Sharks are worth more in the ocean than in a bowl of soup, according to researchers from the University of British Columbia.
A new study, published today in Oryx – The International Journal of Conservation, shows that shark ecotourism currently generates more than US$314 million annually worldwide and is expected to more than double to US$780 million in the next 20 years.
In comparison, the landed value of global shark fisheries is currently US$630 million and has been in decline for the past decade. An estimated 38 million sharks were killed in 2009 to feed the global fin trade alone.
“The emerging shark tourism industry attracts nearly 600,000 shark watchers annually, directly supporting 10,000 jobs,” says Andres Cisneros-Montemayor, a PhD candidate with UBC’s Fisheries Economics Research Unit and lead author of the study. “It is abundantly clear that leaving sharks in the ocean is worth much more than putting them on the menu.”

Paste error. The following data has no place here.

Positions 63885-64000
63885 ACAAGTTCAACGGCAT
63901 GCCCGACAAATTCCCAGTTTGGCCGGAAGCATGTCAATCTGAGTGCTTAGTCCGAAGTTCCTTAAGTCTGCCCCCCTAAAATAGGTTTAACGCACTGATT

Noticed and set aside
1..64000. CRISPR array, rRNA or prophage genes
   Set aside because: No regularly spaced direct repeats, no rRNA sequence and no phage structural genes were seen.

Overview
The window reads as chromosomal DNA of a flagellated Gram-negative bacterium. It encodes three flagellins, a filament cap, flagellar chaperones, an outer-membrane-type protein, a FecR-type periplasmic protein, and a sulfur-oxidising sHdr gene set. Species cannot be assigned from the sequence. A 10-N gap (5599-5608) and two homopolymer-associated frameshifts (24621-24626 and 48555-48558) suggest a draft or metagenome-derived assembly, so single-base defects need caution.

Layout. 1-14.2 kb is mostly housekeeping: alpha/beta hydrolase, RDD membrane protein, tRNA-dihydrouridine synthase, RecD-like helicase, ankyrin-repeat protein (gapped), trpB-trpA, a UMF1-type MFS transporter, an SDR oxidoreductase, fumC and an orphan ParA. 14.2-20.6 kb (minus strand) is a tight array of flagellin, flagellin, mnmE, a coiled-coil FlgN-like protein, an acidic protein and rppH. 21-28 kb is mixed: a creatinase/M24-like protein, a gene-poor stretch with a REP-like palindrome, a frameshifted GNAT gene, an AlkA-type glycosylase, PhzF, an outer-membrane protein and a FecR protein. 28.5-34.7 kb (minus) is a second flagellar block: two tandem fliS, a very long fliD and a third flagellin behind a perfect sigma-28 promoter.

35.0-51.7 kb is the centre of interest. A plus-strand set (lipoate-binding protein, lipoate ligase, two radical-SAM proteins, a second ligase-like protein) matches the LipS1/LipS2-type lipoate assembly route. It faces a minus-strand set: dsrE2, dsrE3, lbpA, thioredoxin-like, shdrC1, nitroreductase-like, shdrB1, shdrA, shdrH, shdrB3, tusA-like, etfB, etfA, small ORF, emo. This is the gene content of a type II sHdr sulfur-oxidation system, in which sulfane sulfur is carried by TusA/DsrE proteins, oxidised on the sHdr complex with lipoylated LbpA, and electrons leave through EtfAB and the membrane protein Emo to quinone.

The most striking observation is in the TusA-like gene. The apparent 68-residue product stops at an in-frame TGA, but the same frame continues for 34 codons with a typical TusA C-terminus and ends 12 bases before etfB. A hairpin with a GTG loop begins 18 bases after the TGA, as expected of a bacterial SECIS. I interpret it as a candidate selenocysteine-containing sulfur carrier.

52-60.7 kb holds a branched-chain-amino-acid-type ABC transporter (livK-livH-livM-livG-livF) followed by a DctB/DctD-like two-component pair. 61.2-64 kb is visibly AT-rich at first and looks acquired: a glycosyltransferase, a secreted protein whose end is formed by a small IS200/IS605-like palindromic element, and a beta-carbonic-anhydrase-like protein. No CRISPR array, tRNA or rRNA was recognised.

“Sharks are slow to mature and produce few offspring,” says Rashid Sumaila, senior author and director of UBC’s Fisheries Centre. “The protection of live sharks, especially through dedicated protected areas, can benefit a much wider economic spectrum while helping the species recover.”
The research team from UBC, the University of Hawaii and Universidad Autónoma de Baja California Sur in Mexico examined shark fisheries and shark ecotourism data from 70 sites in 45 countries. Almost $124 million in tourism dollars were generated annually in the Caribbean from shark tourism, supporting more than 5,000 jobs. In Australia and New Zealand, 29,000 shark watchers help generate almost $40 million in tourism expenditure a year.
Related topics: Andres Cisneros-Montemayor, conservation, environment, fisheries, marine protected areas, Mexico, Pew Environment Group, Rashid Sumaila, research excellence, shark fin, sharks, sustainability, tourism, Universidad Autónoma de Baja California Sur, University of Hawaii